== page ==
On 22 September 1979, a U.S. Vela surveillance satellite detected a "brief, intense, double flash of light near the southern tip of Africa." Due to its characteristics, U.S. officials estimated that the flash could have resulted from the test of a nuclear device with a yield of 2 to 4 kilotons. South Africa emerged as the prime suspect, but the South African government denied that it had conducted a nuclear test. Subsequently, noting that South Africa did not supply a complete nuclear device with HEU until November 1979, AEC head Waldo Stumpf said that "this should put to rest speculations as to whether South Africa was responsible for the 'double flash' over the South Atlantic Ocean." Other speculation alleged that Israel had conducted a nuclear test, either alone or in conjunction with South Africa.
Sometime in the late-1970s though, South Africa conducted a test of a gun-type device at Building 5000 at the Pelindaba facility. "For a brief moment, the HEU [went] critical, providing confidence that the device would work as predicted by theoretical calculations". After this first test, the device was never again loaded with HEU.
I remember reading all the speculation about this incident.
Do you think Blix would consider an "aluminum vacuum outlet" to be an aluminum tube?
Canada cut the funding for the project in 1967 and an embittered Bull returned to his Quebec range, having managed to get the project's assets transferred to his own company - Space Research Corporation (SRC). With SRC, Bull set himself up as an international artillery consultant. Incorporated in both Quebec and Vermont, a number of contracts from both the Canadian and US military research arms helped the company get started.
An early success for SRC was the sale of 30,000 artillery shells, gun barrels, and plans for an advanced 155 mm howitzer to Armscor of Pretoria - a deal suggested by CIA personnel, and shipped with the aid of an Israeli company, Israeli Military Industries. The artillery was vital to a war South Africa prosecuted with Angola.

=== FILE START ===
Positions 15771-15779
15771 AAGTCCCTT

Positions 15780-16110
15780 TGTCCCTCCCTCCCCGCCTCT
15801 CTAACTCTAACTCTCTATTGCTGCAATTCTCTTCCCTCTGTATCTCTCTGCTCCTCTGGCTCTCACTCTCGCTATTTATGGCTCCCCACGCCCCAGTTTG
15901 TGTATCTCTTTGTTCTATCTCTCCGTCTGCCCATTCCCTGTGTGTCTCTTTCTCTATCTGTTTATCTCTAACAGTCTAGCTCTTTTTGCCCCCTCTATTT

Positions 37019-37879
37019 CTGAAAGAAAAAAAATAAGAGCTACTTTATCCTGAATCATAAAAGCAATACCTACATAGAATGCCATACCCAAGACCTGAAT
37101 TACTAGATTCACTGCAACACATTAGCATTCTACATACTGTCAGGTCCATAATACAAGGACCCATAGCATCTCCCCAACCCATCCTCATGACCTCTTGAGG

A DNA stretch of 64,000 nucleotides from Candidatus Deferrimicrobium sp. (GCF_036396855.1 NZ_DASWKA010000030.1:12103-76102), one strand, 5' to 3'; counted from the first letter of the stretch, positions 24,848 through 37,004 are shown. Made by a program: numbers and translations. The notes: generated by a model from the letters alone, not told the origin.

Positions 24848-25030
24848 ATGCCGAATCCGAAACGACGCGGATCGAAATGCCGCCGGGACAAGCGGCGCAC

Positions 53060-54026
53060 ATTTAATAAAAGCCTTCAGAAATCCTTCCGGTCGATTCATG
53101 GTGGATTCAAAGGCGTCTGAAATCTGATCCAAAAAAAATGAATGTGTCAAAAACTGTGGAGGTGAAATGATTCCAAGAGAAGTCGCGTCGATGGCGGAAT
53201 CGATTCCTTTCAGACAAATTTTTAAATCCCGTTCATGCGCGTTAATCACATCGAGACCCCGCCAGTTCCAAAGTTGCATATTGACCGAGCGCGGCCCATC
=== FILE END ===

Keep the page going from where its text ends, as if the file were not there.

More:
At this point Bull was arrested for illegal arms dealing with South Africa, in violation of the UN arms embargo after the administration in the US changed. He spent six months in a US jail in 1980. On his return to Quebec he was sued and fined in the amount of $55,000 for arms dealing. It was at around this time that Bull began developing the G5 howitzer (the predecessor of Project Babylon) under an Armscor contract. Gerald Bull lived a few years in Saint-Bruno-de-Montarville, Quebec.
Now even more embittered, he left Canada and moved to Brussels, where a subsidiary of SRC called European Poudreries Réunies de Belgique was based. He soon secured work with the Chinese, and then Iraq. He designed two artillery pieces for the Iraqis: the 210 mm Al Fao; and the 155 mm Majnoonan, an updated version of the G2. The guns were built and sold through Austria.
Bull then convinced the Iraqis that they would never be a real power without the capability for space launches. He offered to build a cannon capable of such launches, basically an even larger version of the original HARP design. Saddam Hussein was interested, and work started on "Project Babylon".
A smaller 45 meters, 350 mm caliber gun was completed for testing purposes, and Bull then started work on the "real" PC-2 machine, a gun that was 150 meters long, weighed 2100 tonnes, with a bore of one meter (39 inches). It was to be capable of placing a 2000 kilogram projectile into orbit. The Iraqis then told Bull they would only go ahead with the project if he would also help with development of their longer ranged Scud-based missile project. Bull, never sensitive to politics, agreed. Nominally, Britain did not support Iraq's armament programs, but as a matter of fact, British assistance in the Scud program was considerable, shipping vital missile components.